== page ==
NCI Press Office
NSABP Operations Center
STAR is a study of 22,000 postmenopausal women at increased risk of breast cancer to determine whether raloxifene is as effective in reducing the chance of developing breast cancer as tamoxifen (Nolvadex®) has proven to be. STAR is being conducted by the National Surgical Adjuvant Breast and Bowel Project (NSABP), a network of researchers, and is supported by the National Cancer Institute (NCI). Recruitment to the study began May 25 at more than 400 centers across the United States, Puerto Rico, and Canada, and the first participants will be randomized by July to receive either tamoxifen or raloxifene. STAR is limited to postmenopausal women because raloxifene has not been adequately safety tested in premenopausal women, although such a study is under way.
The MORE data clearly show the potential of raloxifene for decreasing women's chances of getting breast cancer. As is standard in cancer research, promising preventive or treatment agents are compared to the standard of care, which in this case is tamoxifen. At the American Society of Clinical Oncology's (ASCO) May 1999 annual meeting, the society stated that it is premature to recommend the
use of raloxifene to lower the risk of developing breast cancer outside a clinical trial. NCI and NSABP agree with ASCO in this regard.
Preliminary data from the MORE trial were presented at three scientific meetings previously, in May 1998 and May 1999 at the ASCO annual meetings and at the December 1998 San Antonio Breast Cancer Conference. STAR researchers were aware of these preliminary data during the design of the STAR protocol. Therefore, publication of MORE data in the June 16, 1999, Journal of the American Medical Association finalizes its peer review, but does not provide any additional data that would affect the design of STAR.
Tamoxifen was shown to reduce the chance of developing breast cancer by about half in the Breast Cancer Prevention Trial, a study of over 13,000 premenopausal and postmenopausal women at high risk of breast cancer. Tamoxifen has been in clinical trials for about 30 years. It has been approved for use to treat women with breast cancer for more than 20 years. Last October, the U.S. Food and Drug Administration (FDA) approved it for use to reduce the incidence of breast cancer in women at increased risk of the disease.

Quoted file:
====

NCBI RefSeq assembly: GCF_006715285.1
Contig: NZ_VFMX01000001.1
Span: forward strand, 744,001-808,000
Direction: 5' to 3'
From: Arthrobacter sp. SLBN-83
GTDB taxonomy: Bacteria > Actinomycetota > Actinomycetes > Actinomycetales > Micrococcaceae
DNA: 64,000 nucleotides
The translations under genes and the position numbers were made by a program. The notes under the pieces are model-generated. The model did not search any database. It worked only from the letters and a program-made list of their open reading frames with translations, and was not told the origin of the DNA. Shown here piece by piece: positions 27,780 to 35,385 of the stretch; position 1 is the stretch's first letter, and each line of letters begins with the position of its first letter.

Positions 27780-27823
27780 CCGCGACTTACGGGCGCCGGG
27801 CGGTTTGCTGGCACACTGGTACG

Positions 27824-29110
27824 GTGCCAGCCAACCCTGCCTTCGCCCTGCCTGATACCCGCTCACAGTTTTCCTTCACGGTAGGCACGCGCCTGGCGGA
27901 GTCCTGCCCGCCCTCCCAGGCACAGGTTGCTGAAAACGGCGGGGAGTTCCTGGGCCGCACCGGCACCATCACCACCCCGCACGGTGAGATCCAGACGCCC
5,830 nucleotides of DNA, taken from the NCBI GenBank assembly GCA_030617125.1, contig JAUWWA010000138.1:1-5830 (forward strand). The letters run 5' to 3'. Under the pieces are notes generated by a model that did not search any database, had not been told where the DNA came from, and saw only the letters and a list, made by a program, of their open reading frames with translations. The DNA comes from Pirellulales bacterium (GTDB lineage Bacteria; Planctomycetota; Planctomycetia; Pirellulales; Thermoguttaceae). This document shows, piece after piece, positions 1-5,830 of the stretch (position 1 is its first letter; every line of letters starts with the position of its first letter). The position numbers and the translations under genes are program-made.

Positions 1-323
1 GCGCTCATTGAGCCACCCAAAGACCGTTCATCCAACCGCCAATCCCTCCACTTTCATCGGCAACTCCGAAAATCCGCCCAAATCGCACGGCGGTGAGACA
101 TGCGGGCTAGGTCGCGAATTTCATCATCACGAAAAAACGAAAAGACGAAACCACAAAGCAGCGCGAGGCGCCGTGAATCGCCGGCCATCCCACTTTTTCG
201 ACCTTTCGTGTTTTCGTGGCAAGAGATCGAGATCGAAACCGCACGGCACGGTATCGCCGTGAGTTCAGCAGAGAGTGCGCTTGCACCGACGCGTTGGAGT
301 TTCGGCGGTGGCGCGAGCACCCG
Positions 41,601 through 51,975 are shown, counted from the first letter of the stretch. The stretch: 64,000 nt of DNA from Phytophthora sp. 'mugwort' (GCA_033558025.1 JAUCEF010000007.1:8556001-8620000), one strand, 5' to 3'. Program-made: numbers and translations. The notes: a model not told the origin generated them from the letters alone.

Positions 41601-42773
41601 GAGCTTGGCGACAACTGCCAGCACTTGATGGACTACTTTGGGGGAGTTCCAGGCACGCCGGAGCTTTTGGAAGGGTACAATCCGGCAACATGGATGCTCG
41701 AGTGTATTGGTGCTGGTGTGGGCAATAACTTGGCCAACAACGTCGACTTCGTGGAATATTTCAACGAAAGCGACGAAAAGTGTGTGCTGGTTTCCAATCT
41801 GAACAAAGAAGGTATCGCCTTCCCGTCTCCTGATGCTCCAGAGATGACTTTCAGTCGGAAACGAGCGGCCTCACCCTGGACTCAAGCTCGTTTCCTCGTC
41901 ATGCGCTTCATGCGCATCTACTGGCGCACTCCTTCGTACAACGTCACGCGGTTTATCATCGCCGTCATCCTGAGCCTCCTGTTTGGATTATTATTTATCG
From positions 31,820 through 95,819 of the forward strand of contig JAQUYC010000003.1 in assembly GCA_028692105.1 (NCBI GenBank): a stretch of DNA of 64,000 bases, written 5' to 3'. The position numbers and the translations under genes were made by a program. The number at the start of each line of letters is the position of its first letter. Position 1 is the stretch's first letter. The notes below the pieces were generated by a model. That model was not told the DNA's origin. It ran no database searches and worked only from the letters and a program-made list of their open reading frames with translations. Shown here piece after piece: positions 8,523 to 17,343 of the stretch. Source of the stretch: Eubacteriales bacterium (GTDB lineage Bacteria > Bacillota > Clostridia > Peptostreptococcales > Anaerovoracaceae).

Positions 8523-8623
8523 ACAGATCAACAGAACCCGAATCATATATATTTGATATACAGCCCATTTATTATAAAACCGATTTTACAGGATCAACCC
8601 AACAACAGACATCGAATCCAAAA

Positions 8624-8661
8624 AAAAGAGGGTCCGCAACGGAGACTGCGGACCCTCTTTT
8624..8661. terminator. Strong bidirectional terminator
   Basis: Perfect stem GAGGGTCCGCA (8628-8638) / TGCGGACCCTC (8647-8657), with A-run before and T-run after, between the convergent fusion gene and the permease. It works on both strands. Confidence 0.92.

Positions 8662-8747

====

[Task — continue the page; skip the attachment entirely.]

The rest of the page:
In MORE, a large study of raloxifene as a prevention agent for osteoporosis, the drug was shown to reduce the chance of developing breast cancer in women taking the drug. Raloxifene has been in clinical trials for about five years and was approved in December 1997 by the FDA to prevent osteoporosis. It has not been approved by the FDA for the reduction of breast cancer risk in any population.
In MORE, 7,705 postmenopausal women at high risk for osteoporosis, but not selected for high risk of breast cancer, were randomized to take one of two doses of raloxifene (60 mg daily or 120 mg daily, 5,129 women) or a placebo (2,576 women) for three years. Women taking either dose of raloxifene had 76 percent fewer breast cancers diagnosed than those women taking the placebo.
Both tamoxifen and raloxifene have been shown to increase the chances of developing potentially life-threatening health problems. Tamoxifen increases the risk of endometrial cancer (cancer of the lining of the uterus), deep vein thrombosis (blood clots in large veins), pulmonary embolism (blood clots in the lung), and possibly stroke. Raloxifene also increases the risk of deep vein thrombosis and pulmonary embolism. Its effect on the uterus is still under study. Information about the long-term safety of raloxifene is limited compared to the data available on tamoxifen. An important part of STAR will be to compare the long-term safety of raloxifene and tamoxifen in women at increased risk of breast cancer.
For more information about STAR and a list of participating centers: